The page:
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  • Writer's pictureDr. Clifford Brown

A Healthy Immune System: What Should I know?

In general, good-healthy-living practices can assist your immune system. Every part of your body, including your immune system, functions better when protected from environmental assaults and bolstered by healthy-living strategies such as these:

  • Don't smoke directly or indirectly.

  • Eat a diet high in fruits and vegetables.

  • Exercise regularly.

  • Maintain a healthy weight.

  • If you drink alcohol, drink only in moderation.

  • Get adequate sleep.

  • Take steps to avoid infection, such as washing your hands frequently and cooking meats thoroughly.

  • Try to minimize stress.

  • Keep current with all recommended vaccines. Vaccines prime your immune system to fight off infections before they take hold in your body.

COVID, RSV, and the current influenza strains are among the families of viruses that can effectively attack the respiratory systems of individuals even when there has not been a previously established history of viral illness. As Fall approaches and the "flu season" will be upon us again within weeks, all of us need to take measures supportive of our natural immune systems.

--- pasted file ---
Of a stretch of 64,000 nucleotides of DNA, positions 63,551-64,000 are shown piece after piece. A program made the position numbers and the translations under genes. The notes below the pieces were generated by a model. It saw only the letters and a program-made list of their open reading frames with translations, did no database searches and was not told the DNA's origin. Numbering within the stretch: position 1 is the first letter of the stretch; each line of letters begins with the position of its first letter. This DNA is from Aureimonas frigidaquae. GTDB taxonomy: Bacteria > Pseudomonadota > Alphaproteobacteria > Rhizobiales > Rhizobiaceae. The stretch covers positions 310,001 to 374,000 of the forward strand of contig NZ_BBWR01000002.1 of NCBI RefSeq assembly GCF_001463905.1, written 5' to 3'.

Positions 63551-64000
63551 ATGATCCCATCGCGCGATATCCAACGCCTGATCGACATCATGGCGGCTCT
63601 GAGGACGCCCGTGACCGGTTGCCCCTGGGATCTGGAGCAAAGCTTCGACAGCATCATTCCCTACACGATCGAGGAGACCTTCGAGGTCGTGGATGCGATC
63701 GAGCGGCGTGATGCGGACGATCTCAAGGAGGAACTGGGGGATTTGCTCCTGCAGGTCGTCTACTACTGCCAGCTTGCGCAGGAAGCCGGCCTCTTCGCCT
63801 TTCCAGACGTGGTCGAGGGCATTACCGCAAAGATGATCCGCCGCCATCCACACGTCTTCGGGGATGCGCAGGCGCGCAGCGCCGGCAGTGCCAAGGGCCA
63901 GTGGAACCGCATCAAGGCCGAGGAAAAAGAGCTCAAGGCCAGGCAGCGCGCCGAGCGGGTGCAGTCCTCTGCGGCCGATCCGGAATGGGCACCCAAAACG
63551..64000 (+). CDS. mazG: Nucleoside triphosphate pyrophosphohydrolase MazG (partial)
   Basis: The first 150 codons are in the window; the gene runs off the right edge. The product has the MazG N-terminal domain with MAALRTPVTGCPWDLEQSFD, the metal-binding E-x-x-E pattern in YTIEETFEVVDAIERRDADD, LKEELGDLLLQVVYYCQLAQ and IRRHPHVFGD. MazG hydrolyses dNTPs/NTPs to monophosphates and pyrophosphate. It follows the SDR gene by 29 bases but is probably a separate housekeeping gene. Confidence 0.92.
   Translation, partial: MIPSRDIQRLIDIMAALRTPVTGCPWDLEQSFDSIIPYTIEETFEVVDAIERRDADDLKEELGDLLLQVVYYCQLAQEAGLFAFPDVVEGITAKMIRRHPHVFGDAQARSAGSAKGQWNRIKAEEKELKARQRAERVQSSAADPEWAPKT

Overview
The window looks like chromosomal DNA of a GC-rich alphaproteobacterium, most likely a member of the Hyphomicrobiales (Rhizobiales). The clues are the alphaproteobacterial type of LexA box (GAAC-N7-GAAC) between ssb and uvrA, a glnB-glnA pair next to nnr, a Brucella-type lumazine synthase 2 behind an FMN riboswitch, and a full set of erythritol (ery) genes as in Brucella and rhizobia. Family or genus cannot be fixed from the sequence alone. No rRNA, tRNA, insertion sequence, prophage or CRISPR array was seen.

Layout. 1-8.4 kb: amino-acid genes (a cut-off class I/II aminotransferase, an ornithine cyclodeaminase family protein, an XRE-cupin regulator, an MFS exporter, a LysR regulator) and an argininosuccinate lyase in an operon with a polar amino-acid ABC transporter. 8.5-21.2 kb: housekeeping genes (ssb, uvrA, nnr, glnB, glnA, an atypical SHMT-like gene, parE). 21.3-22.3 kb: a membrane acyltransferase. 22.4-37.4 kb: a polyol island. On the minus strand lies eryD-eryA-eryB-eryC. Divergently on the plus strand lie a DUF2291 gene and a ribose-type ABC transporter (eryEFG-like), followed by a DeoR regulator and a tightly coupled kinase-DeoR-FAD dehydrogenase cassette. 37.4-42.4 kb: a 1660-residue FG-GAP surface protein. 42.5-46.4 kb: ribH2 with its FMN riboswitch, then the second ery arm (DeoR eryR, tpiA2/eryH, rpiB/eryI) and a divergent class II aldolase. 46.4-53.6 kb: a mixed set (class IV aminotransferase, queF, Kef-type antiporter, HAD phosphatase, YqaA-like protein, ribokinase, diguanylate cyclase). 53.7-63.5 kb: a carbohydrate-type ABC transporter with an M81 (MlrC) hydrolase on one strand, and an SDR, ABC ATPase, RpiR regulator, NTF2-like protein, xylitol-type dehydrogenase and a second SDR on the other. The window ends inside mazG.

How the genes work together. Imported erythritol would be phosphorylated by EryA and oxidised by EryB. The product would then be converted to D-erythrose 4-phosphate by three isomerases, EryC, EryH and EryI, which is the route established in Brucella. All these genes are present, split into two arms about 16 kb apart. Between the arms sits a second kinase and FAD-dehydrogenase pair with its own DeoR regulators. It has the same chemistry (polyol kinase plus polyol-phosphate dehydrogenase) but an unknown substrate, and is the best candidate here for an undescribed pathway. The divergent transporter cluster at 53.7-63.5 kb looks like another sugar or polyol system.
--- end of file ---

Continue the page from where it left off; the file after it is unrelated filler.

Immunity in action

A healthy immune system can defeat invading pathogens as shown above, where two bacteria that cause gonorrhea are no match for the large phagocyte, called a neutrophil, that engulfs and kills them (see arrows).Photos courtesy of Michael N. Starnbach, Ph.D., Harvard Medical School

Factors affecting our immune system

Having said this, the many factors that influence (positively or negatively) the health and effective function of the immune system vary from person to person and are poorly defined (in spite of what you will see when you walk into a "health food" store or your family doctor's office). Age, diet, exercise, herbs and supplements, stress, and sudden temperature changes are just some of the numerous factors pitched to us as consumers. Each of these factors affect us in a very complicated manner, and what works for one may not necessarily work for others.

Points to remember:

1. Scientifically speaking, a mountain of work is needed before dogmatic statements should be made as to what will or will not build your immune system.

2. Careful considerations should be made individually in conjunction with your physician as you develop the pathway for your own health and well being. One cautionary fact is well established: (as the Harvard Medical School article cited below states) "taking megadoses of a single vitamin does not (bring positive immune system benefits); more is not necessarily better."

Vaccinations can be scheduled at the CCPHA (719.783./3369) if you so desire. To read an entire article regarding this topic, you may find the text at the following site:

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